Ivanka Trump Once Warned That Email Can Be Dangerous—'People Can Be So Incredibly Slapdash With Their Electronic Messages'

Ivanka Trump, who allegedly used a personal email account to send hundreds of messages to White House officials last year, warned about the dangers of such correspondence in her own 2009 book—noting at the time that "there's no hiding from what you've written."

"People are so incredibly slapdash with their electronic messages, as if they were some modern version of smoke signals that can disappear without a trace," Trump wrote.

The Washington Post reported Monday that the president's daughter had, throughout 2017, talked about White House business using a personal email account from a domain she shared with her husband, Jared Kushner. The newspaper reported advisors to the president had been alarmed because of his many attacks on Hillary Clinton for seemingly similar practices.

"My friend Andrew Cuomo...tells me that email is the key to prosecuting just about everyone these days," Trump wrote in 2009, referencing the current governor of New York.

In the book, titled The Trump Card: Playing to Win in Work, she wrote email "can be retrieved in perpetuity so there's no hiding from what you've written in haste or just hoping it goes away." Scans of the book, available online, were highlighted in a report this week by Raw Story.

According to The Washington Post, Ivanka Trump had claimed she had not been familiar with the rules around personal email use at the time. Former Trump administration officials branded her actions "hypocritical." In 2016, her father repeatedly said Clinton was "crooked" for using a private email server—leading supporters to chant "lock her up" at his political campaign rallies.

Ivanka Trump
Ivanka Trump, White House adviser and daughter of President Donald Trump, speaks during an Axios360 News Shapers event August 2, 2018 at the Newseum in Washington, DC. Alex Wong/Getty Images

"At least be smart about it"

Now, almost a decade after publication, Trump's own words have come back to haunt her.

The book read: "Bottom line: we are just as responsible for the emails we receive as the ones we send, something to think about when using your work address to communicate with friends."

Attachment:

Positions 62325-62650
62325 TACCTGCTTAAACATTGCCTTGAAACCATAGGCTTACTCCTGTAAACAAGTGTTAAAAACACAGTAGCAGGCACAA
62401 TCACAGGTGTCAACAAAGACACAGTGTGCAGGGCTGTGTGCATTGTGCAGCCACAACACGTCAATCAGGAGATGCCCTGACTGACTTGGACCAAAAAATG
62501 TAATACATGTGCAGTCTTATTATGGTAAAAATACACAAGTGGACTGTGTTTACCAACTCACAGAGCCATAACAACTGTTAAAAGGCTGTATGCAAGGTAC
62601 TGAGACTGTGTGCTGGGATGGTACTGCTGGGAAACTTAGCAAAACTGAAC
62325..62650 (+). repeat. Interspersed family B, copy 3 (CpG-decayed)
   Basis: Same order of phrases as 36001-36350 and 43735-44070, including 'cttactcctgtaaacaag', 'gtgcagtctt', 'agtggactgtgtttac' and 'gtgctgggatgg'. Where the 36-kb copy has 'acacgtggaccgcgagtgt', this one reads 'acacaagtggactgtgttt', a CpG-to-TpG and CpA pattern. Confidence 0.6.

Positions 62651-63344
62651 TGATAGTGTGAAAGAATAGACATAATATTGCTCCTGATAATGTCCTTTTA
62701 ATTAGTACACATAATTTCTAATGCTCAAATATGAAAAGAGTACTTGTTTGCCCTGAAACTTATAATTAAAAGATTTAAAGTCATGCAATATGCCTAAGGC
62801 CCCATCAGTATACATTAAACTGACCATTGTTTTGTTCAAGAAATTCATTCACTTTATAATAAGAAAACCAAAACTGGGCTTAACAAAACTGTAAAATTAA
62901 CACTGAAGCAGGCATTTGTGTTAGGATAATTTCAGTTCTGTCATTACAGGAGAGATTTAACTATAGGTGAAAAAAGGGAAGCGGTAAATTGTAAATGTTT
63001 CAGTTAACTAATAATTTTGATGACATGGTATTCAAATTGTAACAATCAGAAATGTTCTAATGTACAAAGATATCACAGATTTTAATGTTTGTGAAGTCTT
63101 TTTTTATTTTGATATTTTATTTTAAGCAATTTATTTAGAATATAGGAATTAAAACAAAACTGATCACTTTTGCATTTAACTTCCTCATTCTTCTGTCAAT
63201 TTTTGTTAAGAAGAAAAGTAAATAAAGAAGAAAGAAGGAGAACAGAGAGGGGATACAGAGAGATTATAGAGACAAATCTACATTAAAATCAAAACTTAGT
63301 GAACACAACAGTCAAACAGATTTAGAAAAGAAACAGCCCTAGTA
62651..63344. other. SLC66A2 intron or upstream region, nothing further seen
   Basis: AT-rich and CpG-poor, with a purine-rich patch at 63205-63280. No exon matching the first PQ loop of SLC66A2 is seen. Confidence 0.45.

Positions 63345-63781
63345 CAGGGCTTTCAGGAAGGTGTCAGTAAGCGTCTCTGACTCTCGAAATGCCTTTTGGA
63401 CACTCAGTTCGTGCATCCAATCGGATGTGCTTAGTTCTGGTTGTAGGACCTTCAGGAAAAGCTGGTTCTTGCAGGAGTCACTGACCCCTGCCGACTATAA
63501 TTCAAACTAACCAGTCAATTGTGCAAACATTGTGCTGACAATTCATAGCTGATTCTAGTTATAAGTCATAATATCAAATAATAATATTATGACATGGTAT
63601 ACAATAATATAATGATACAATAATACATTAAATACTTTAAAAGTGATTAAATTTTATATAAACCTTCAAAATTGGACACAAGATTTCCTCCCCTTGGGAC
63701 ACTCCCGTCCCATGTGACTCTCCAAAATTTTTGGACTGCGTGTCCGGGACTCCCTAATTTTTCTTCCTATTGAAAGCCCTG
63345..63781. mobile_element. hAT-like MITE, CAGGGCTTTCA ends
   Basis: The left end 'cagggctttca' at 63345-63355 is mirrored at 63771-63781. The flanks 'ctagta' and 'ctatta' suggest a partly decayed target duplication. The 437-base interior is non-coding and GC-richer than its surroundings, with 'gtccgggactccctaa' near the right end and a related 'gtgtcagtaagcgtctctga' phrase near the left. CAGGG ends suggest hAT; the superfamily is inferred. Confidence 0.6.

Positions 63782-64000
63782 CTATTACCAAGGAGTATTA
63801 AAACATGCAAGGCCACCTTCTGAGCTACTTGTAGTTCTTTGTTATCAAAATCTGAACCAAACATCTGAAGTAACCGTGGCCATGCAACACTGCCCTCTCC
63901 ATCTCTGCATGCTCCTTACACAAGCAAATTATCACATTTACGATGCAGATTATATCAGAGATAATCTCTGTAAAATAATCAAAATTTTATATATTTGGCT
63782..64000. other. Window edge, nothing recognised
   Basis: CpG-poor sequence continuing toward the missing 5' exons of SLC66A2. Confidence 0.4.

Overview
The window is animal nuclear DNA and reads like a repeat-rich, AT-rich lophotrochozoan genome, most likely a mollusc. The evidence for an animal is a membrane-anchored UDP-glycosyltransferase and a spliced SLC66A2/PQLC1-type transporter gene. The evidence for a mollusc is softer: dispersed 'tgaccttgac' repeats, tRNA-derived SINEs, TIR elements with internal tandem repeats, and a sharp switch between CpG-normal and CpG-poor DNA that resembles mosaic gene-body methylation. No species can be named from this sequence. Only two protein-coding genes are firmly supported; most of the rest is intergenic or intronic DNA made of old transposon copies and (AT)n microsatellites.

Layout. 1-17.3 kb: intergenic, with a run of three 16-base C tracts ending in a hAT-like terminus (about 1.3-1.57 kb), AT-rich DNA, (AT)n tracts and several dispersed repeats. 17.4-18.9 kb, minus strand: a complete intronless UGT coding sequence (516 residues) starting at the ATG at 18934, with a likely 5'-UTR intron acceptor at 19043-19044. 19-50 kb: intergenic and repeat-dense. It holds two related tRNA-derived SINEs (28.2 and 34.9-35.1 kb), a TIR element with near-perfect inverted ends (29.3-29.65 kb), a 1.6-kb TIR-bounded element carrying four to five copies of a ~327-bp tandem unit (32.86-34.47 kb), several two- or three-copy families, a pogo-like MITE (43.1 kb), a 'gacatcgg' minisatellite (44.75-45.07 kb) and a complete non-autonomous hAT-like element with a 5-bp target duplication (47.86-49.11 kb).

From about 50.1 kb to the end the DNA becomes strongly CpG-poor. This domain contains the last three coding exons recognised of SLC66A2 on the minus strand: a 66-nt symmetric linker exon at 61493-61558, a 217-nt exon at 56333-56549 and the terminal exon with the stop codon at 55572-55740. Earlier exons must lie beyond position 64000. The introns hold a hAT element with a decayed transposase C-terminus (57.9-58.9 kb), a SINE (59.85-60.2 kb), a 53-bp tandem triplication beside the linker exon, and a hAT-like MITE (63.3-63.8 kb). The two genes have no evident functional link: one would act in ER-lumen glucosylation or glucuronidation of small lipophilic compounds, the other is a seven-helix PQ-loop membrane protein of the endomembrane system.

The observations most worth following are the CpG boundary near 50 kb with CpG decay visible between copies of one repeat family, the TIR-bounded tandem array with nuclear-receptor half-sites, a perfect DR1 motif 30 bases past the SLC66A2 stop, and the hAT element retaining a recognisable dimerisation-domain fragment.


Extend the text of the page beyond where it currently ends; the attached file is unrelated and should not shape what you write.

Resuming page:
"If you and your friends have it set up so this kind of back-and-forth is a central part of your relationship, you should at least be smart about it: use a personal email account," it added.

Peter Mirijanian, spokesperson for Ivanka Trump's attorney and ethics counsel Abbe Lowell, told Newsweek Trump was given an official email account when she entered government.

"While transitioning into government, until the White House provided her the same guidance they had to others who started before she did, Ms. Trump sometimes used her private account, almost always for logistics and scheduling concerning her family" Mirijanian said.

He added: "She did not create a private server in her house or office, there was never classified information transmitted, the account was never transferred or housed at Trump Organization, no emails were ever deleted, and the emails have been retained in the official account."

Ivanka Trump
Ivanka Trump listens to her father U.S. President Donald Trump as he talks about his meeting with Russian President Vladimir Putin, during a meeting with House Republicans in the Cabinet Room of the White House on July 17, 2018 in Washington, DC. Mark Wilson/Getty Images